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    Rare portrait of Matisse's wife to highlight Christie's Impressionist & Modern Art Sale in New York

    Date: 23 Mar 2013 | | Views: 1443

    Source: ArtDaily

    André Derain (1880-1954), Madame Matisse au kimono. Oil on canvas. Painted in 1905. Photo: Christie's Images Ltd 2013.
    NEW YORK, NY. - Christie’s announced a magnificent portrait by André Derain titled Madame Matisse au kimono will highlight the Evening Sale of Impressionist & Modern Art on May 8 in New York. This high fauve masterpiece is the most important portrait by the artist ever to appear at auction and represents a pivotal moment of artistic collaboration between André Derain and Henri Matisse. Derain painted Madame Matisse in August 1905, during the famous summer he spent with Matisse in Collioure, prior to the now celebrated Salon d’Automne exhibition, when fauvism exploded with startling effect on the Parisian art world. Estimated at $15-20 million, the painting comes from a private European collection where it has resided over 40 years and will be presented as a star lot of Christie’s spring auction series devoted to major works of fine art.

    Brooke Lampley, Head of Department, Impressionist & Modern Art comments, “Derain is known for his vivid landscapes, but very few fully-realized portraits by Derain are known to exist. This lush and richly detailed homage to Madame Matisse stands as a symbol of the unique camaraderie and intellectual collaboration between Matisse and Derain, the two giants of the Fauve movement. To have a large-scale portrait of this exceptional caliber and with such a celebrated muse as its subject makes this an unparalleled collecting opportunity for fine art connoisseurs worldwide.”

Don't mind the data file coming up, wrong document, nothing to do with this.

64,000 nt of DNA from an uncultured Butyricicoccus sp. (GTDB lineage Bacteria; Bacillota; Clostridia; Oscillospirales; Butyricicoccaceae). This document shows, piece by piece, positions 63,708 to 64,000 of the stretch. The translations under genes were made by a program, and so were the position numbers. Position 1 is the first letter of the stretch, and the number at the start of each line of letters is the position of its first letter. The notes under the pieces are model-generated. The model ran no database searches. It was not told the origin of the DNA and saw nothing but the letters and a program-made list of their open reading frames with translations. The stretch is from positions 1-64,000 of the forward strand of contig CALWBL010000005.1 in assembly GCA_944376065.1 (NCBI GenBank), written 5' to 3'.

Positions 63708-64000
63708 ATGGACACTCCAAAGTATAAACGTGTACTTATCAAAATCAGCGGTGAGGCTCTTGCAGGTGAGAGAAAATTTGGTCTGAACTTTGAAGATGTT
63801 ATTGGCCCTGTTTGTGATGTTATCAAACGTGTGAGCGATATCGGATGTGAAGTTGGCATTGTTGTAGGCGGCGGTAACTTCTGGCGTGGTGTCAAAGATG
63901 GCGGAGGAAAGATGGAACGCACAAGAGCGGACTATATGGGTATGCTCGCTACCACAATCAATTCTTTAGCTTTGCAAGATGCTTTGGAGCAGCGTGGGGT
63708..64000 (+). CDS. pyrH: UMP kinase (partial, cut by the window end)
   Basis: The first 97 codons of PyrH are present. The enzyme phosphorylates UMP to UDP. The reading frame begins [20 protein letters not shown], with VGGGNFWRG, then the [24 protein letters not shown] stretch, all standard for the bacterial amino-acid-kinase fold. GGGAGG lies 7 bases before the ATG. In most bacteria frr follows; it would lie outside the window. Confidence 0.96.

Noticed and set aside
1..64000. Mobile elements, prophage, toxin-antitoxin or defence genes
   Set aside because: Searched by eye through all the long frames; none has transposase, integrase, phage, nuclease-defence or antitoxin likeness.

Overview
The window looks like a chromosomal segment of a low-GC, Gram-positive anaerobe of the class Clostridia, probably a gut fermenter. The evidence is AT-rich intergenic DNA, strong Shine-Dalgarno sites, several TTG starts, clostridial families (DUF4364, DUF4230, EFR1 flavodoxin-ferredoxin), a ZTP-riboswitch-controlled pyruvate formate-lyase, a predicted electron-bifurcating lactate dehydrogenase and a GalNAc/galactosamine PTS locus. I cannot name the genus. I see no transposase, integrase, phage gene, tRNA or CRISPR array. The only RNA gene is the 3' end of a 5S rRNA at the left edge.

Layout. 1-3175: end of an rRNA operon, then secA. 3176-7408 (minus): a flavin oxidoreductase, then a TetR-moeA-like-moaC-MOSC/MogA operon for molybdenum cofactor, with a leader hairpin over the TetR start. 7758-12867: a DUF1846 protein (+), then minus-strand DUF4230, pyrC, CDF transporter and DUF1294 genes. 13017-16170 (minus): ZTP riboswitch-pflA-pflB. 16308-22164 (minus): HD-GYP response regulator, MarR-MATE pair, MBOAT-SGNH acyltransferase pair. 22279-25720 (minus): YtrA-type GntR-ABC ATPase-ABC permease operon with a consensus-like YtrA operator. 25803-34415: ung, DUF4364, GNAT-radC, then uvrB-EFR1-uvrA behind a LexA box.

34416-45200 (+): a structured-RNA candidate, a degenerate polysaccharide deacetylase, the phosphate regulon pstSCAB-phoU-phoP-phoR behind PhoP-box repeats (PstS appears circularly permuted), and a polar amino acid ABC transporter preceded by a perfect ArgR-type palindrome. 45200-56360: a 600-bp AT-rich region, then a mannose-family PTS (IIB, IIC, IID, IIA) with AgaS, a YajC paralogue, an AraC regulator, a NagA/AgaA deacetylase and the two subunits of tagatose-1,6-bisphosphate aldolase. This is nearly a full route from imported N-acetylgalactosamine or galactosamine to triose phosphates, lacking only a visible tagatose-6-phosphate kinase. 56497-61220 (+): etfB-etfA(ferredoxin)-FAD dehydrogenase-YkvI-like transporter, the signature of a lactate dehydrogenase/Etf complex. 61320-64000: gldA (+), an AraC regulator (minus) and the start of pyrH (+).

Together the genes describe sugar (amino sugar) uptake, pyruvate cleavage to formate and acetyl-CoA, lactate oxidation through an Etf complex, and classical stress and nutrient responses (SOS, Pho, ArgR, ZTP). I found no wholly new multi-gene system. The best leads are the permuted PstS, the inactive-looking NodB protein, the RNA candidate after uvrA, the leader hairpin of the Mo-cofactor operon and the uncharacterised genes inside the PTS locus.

This painting derives from the summer of 1905 when Derain and Matisse embarked on a frenzy of painting in Collioure that would change the course of modern art. The artists employed brilliant, exaggerated chroma that superseded any tones seen in nature, thereby challenging, even outraging, viewers and commentators alike. The products of this spectacular summer would lead to the fabled salle VII of the 1905 Salon d’Automne where the critic Louis Vauxcelles coined the term “les fauves”— “the wild beasts”— a sobriquet for this group of painters that would withstand the test of time. It is in light of this momentous historical moment that this radiant canvas of Amélie Matisse becomes a seductively talismanic emblem, marking the sense of community and shared objectives that united these two artists.

    Derain depicts Amélie in the elegant, patterned Japanese kimono which she often wore and in which she was painted by her husband, as well as several of his other fauve colleagues. Derain presents her wrapped in the softly draping folds of the kimono, with its swirling blue arabesques contrasting with the sensuous white, holding a red fan and sitting pensively with one elbow resting on a table for support. The abstracted background of greens and reds serves to heighten the imposing presence of the sitter, and calls to mind the same colors that Matisse used in in the background of his famous portrait of Mme Matisse, La Raie Verte, painted in September 1905, and now in the Copenhagen Staatens Museum for Kunst.

    Eleven years senior to Derain, Matisse was instrumental in the progression of the younger’s career. When Derain’s father cut him off from the funds that allowed him to paint, hoping his son would choose a more lucrative career, Derain invited Matisse and his wife to visit his parents. In the spring of 1905, disguised as a bourgeois couple of impeccable respectability, the pair successfully persuaded Derain’s parents against their better judgment to accept André’s choice of painting as a profession. With 1,000 francs in hand, Derain then accepted the invitation to join Matisse in Collioure a few months later.

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